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DARPA’s 130-foot submarine-hunting drone will take to the sea in April

After years of development and construction, the Defense Advanced Research Projects Agency (DARPA) says it has settled on a proper launch date for its futuristic submarine-hunting surface drone known as the ACTUV. Officially scheduled for April 7, DARPA’s Anti-Submarine Warfare Continuous Trail Unmanned Vessell plans to ship out from its Portland, Oregon shipyard and embark on its maiden voyage in the Pacific Northwest city’s frigid Columbia River. Once deployed, the rig will undergo standard open water testing before transitioning to long-range testing in the Pacific for roughly 18 months. After this is completed, DARPA hopes to send the ACTUV on its first genuine mission by 2017.

In construction since 2014, DARPA’s 140-ton autonomous vessel was devised to allow the agency to deliver a long-distance submarine-tracker which avoids housing even one human. Additionally, the agency created its internal software with the goal of making its technology as adaptable as possible in order for it to serve multiple purposes for multiple agencies.

For instance, outside of its primary characteristic of tracking and following even the quietest of submarines over long distances, the U.S. Navy could also use it to detect mines in the open ocean. Regardless of its intended function, the ACTUV boasts the potential to continuously operate for roughly 60 to 90 days, completely on its own.

“Imagine an unmanned surface vessel following all the laws of the sea on its own and operating with manned surface and unmanned underwater vehicles,” said DARPA deputy director Steve Walker at a recent media roundtable. “We think the real cost savings will be in operating this vessel at sea compared to how we operate vessels today. It could be used for counter-mine missions, reconaissance, and resupply.”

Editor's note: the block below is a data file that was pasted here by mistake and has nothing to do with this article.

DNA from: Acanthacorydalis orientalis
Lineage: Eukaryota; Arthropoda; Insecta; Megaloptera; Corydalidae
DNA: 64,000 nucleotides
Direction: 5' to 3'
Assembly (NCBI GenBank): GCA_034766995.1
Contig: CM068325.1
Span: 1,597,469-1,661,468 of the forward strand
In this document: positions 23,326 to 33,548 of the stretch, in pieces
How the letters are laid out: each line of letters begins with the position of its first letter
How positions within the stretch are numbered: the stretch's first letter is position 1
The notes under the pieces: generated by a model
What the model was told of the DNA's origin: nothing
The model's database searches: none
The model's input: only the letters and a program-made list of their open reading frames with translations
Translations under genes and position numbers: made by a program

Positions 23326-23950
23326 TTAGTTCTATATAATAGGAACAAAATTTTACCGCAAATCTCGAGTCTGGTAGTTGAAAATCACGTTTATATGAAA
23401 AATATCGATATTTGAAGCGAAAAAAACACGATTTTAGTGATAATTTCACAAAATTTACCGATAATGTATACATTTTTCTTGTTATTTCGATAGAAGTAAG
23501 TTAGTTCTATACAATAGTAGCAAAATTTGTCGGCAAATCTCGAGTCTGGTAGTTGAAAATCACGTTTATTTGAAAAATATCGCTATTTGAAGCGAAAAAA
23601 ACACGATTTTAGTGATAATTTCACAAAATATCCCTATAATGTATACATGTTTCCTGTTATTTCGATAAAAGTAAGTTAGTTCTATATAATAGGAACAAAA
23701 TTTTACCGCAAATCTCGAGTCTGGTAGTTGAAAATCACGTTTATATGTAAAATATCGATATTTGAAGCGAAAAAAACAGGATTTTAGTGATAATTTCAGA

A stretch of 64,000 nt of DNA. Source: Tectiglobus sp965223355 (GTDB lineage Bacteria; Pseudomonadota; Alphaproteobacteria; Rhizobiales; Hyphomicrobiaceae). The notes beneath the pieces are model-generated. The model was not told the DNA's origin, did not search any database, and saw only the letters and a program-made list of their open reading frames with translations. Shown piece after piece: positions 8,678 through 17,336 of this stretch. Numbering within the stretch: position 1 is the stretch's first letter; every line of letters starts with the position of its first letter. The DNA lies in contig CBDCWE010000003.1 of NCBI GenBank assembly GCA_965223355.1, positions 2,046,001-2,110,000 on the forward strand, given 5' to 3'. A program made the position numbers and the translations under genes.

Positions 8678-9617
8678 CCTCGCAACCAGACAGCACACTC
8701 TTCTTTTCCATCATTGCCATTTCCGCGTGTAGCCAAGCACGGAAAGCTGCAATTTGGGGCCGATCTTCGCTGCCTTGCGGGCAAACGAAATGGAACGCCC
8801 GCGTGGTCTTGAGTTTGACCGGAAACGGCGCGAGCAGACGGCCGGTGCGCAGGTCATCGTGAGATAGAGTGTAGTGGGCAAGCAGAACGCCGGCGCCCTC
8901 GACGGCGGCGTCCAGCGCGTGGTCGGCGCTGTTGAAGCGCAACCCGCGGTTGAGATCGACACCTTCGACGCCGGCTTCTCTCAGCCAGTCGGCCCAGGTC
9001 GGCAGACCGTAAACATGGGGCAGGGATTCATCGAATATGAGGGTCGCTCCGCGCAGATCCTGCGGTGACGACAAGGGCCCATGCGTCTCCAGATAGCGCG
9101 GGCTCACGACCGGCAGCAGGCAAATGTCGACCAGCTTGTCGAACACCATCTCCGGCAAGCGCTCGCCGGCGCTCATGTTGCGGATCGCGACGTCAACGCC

Related: DARPA’s new drone will be able to take off and land on small Navy ships autonomously

What’s perhaps most impressive about the ACTUV’s built-in skills is the fact it will cost dramatically less to operate than your run-of-the-mill naval destroyers, running on an estimated $15k to $20k per day instead of around $200k. DARPA’s ACTUV also has the ability to ship larger payloads than traditional ship-launched surface vehicles — it is 130 feet long and weighs 140 tons, after all — and will be able to launch and return to a pier entirely on its own once fully functional.

It’s unknown whether the official christening will involve broken bottles of champagne or not, but with the launch scheduled to take place in Digital Trends’ backyard, expect an in-depth launch report come April 7.